Do you want to hear even more reasons to wash your fabric before cutting? Learn more in this podcast episode.
What about precuts?
Precut fabrics can't be washed because they have already been cut into a smaller shape. This is a gamble. This is like playing Russian Roulette with your quilt because there's no guarantee those fabrics won't bleed all over the place!
Cross all your fingers and toes the fabrics don't bleed and maybe consider using a dark background fabric too. That way if it bleeds, it will only show in the rainbow area, not in the pretty background fabric.
How to Starch and Press Fabric for a Quilt
Just like washing the fabric, many quilters skip starching their fabric because it usually feels slightly stiff straight off the bolt from the quilt shop.
Fabric manufacturers chemicals to make fabric feel good and look pretty at the store. Think about it - if fabric looked like a wrinkly mess loosely folded on a piece of cardboard, would you want to buy it? Probably not.
This is another case for washing your fabric when you bring it home - it’s better to remove those excess chemicals from manufacturing rather than leaving them in forever.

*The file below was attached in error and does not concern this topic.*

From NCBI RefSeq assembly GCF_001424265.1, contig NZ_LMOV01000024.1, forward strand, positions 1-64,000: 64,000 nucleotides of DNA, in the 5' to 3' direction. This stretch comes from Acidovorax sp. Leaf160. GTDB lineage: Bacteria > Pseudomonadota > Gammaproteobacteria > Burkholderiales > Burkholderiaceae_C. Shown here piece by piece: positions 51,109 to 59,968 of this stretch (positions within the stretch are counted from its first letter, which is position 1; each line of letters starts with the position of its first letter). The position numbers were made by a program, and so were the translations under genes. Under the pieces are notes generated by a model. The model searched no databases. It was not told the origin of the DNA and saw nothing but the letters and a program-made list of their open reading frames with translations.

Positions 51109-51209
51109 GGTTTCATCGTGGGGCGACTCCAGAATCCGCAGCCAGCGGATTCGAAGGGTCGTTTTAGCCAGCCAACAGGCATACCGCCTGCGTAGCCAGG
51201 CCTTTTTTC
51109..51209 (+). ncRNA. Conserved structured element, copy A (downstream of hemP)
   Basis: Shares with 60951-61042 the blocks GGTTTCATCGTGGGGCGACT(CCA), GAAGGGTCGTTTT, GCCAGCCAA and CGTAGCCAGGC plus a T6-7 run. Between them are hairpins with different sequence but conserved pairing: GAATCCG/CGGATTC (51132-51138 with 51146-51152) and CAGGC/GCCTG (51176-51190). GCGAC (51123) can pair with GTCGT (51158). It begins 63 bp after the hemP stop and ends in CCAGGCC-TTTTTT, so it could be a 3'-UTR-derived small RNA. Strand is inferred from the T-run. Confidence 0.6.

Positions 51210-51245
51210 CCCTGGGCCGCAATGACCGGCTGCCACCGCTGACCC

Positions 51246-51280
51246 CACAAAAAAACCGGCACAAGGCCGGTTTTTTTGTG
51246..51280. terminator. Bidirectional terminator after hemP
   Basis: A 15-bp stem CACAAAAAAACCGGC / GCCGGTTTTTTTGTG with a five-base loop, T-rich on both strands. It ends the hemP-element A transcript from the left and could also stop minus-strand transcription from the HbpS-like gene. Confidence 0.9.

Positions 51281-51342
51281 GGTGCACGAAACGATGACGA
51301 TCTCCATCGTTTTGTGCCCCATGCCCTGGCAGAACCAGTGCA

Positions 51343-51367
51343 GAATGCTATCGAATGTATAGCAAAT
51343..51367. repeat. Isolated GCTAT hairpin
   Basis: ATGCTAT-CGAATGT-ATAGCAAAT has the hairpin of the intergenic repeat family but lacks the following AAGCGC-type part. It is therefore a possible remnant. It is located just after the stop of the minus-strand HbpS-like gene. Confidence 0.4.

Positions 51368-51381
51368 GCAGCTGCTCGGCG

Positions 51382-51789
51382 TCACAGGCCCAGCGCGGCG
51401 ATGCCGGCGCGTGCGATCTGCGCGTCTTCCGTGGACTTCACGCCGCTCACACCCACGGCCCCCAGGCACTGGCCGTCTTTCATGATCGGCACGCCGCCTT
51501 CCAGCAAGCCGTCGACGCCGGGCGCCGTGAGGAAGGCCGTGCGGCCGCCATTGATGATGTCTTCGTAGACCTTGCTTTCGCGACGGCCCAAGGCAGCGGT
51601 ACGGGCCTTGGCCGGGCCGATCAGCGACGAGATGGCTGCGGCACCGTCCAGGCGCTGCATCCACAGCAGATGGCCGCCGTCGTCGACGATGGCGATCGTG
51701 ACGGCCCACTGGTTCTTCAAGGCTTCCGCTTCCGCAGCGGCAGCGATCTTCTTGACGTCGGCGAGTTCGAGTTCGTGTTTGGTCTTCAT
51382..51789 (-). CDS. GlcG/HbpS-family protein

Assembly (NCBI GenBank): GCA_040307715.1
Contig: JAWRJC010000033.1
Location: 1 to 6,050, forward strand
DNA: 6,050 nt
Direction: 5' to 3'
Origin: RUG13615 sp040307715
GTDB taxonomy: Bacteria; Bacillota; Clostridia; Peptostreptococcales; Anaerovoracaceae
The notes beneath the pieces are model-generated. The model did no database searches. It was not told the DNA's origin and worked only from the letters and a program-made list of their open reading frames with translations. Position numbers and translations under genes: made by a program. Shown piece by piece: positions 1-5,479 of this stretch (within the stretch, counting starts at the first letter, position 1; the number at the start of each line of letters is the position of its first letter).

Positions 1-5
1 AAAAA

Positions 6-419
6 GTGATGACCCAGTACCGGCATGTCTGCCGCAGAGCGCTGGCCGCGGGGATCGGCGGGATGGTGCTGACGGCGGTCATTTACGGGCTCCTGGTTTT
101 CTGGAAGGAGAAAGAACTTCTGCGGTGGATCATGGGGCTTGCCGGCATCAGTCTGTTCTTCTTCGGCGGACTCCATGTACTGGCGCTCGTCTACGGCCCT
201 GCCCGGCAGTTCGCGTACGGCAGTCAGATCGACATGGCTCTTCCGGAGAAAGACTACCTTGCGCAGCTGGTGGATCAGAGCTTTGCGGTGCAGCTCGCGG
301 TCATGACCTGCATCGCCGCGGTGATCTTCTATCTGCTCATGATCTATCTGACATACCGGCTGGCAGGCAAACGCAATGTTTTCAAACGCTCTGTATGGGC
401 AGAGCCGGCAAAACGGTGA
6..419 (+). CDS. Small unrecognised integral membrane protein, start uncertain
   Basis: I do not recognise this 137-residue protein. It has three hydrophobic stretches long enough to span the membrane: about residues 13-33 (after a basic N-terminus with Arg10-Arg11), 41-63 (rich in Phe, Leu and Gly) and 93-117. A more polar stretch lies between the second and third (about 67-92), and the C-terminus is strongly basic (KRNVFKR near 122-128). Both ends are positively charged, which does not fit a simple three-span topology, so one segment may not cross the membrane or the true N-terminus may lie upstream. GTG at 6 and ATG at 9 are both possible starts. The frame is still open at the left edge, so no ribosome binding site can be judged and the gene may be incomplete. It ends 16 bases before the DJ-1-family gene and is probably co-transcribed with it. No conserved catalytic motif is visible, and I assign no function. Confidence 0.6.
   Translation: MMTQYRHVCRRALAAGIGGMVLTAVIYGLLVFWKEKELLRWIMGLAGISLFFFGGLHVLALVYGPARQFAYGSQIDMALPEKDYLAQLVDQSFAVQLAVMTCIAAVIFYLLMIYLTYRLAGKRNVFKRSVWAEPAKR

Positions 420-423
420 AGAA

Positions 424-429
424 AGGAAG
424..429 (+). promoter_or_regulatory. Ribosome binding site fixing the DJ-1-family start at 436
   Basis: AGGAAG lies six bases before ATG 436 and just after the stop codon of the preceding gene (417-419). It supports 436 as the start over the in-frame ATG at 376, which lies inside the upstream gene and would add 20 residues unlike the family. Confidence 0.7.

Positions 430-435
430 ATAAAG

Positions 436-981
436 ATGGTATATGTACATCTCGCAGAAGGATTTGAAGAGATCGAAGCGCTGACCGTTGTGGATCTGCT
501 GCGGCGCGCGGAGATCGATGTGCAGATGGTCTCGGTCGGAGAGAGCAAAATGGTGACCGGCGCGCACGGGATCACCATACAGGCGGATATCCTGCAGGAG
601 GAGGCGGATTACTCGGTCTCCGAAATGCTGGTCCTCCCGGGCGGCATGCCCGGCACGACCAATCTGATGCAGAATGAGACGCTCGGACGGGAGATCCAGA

This is also something that can effect your quilt piecing and how easy it feels to match seams. Some fabrics come off the bolt feeling super soft while others feel very stiff and stable. If you try to piece these two fabrics together, no matter how accurately they were cut, you're in for a fight because one will likely stretch out of shape while the other remains the same size.
The only way to get all your fabrics feeling the same way is to wash it, then apply the same amount of starch to each fabric yourself.
Oh, wait, have you been told starch is bad for your fabric? That’s a quilting myth I could happily rant about all day. Click Here to find a podcast episode all about using starch.
Preparing the Fabrics for the Prism Path Baby Quilt
The good news is preparing the fabrics for Prism Path is very easy! You only need 1 fat quarter (18 x 21 inch rectangle) of each rainbow fabric, then a bit of yardage for your background.
Fat quarters are very easy to prepare because they’re smaller and easier to work with. Just follow the steps I took in the video to starch and press, then fold the fabric so it’s easy to cut into long straight strips.
For the 1 1/4 yards of background fabric, first cut this amount in half so it’s easier to work with. I never work with giant pieces of fabric unless it’s the backing of the quilt. To see how to square and cut a bigger piece of fabric, watch this quilting tutorial video from the Rainbow Log Cabin Quilt we made earlier this year: